Prime minister Malcolm Turnbull says no Coalition MP, including members of cabinet, will be bound by the results of a popular vote on same-sex marriage.
If re-elected, the government plans to hold a plebiscite on same-sex marriage as soon as practicable after the election. However, even if the plebiscite is successful, it will also require a parliamentary vote to legalise same-sex marriage.
On Friday, Turnbull confirmed that regardless of how the Australian people vote on same-sex marriage, no Coalition MP will be bound by the result of the plebiscite.
"The tradition in the Liberal Party is that on matters of this kind it is a free vote," Turnbull said.
"I have no doubt that if the plebiscite is carried, as I believe it will be, that you will see an overwhelming majority of MPs and senators voting for it," he said.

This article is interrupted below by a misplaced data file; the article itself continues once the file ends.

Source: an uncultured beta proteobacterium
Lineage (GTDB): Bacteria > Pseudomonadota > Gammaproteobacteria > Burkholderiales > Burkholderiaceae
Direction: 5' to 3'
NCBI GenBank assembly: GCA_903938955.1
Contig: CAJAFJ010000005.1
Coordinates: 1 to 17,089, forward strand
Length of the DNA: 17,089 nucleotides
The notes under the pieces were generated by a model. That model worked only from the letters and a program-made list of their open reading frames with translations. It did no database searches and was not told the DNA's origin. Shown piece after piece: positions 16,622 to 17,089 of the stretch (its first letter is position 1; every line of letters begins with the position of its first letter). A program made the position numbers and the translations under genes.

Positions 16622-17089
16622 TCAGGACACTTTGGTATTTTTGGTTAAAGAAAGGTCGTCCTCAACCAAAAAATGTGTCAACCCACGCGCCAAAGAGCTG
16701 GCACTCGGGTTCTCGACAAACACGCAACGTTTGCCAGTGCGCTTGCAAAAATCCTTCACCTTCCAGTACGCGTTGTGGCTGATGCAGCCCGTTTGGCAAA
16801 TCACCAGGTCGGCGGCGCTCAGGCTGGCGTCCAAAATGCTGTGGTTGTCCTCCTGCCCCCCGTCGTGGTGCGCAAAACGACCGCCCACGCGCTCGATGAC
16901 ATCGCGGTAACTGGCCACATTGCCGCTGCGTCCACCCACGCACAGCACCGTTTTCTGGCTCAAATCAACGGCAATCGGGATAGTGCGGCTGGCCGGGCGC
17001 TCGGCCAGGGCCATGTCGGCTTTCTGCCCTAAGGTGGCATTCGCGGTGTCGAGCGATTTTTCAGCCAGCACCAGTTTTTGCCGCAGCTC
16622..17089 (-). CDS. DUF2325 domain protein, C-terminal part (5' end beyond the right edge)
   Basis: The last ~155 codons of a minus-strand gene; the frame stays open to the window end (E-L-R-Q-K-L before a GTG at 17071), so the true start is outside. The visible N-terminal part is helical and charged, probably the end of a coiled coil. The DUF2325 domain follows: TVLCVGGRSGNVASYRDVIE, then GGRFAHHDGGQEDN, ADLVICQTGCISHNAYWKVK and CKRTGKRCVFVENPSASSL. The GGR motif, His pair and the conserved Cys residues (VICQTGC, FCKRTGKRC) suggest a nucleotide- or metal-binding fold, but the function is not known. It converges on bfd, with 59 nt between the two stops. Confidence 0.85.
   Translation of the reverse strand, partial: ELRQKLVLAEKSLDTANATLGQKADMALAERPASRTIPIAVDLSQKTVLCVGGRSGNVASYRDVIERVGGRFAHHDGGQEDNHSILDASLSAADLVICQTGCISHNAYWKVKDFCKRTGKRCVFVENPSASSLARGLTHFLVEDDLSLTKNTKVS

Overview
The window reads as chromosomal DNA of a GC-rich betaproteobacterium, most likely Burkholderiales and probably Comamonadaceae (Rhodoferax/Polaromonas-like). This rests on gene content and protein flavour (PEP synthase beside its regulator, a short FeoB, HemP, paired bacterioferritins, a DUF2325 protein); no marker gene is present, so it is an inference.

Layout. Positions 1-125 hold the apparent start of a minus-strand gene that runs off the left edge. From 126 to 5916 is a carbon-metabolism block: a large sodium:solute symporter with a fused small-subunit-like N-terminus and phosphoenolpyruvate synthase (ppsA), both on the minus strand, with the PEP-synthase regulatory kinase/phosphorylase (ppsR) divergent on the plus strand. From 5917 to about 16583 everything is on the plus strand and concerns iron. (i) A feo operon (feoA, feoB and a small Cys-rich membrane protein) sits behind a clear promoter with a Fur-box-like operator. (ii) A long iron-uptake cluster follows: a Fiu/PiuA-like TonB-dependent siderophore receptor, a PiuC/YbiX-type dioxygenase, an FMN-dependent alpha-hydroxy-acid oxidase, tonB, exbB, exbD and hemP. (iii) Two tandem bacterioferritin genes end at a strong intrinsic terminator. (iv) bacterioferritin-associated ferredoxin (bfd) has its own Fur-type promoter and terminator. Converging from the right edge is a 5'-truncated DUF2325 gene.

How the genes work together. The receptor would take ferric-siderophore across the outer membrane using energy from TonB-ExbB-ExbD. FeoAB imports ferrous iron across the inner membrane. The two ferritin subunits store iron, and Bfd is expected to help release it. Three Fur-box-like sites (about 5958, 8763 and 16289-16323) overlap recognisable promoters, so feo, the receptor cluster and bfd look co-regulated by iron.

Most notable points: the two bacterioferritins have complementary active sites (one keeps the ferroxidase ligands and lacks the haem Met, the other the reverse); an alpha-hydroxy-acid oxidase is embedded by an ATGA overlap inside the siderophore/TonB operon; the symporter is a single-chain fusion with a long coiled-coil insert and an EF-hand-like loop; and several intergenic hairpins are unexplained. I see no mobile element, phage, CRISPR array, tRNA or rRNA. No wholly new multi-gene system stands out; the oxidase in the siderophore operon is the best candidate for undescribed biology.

He gave the example of Scott Morrison as a cabinet MP who opposes same-sex marriage but will vote based on the result of the plebiscite.
Scott Morrison confirmed to BuzzFeed News he would respect the results of a marriage plebiscite.
"I have always argued for a binding plebiscite. I will respect the decision of the plebiscite," he said.
Morrison initially advocated for a constitutional referendum on marriage, but was quickly slapped down by a number of colleagues, including Turnbull, George Brandis, and Christopher Pyne.
In March this year, Morrison said on 2GB radio that the result of the plebiscite would certainly be binding, but not for Coalition MPs. "We are not going to bind our members on these sorts of things," he said.
The government is yet to clarify how the plebiscite will be binding if Coalition MPs are not bound to vote for the result.
The Labor party has promised to introduce same-sex marriage via a parliamentary vote within 100 days if they win the election.
Lane Sainty is a reporter for BuzzFeed News and is based in Sydney, Australia.
Contact Lane Sainty at firstname.lastname@example.org.
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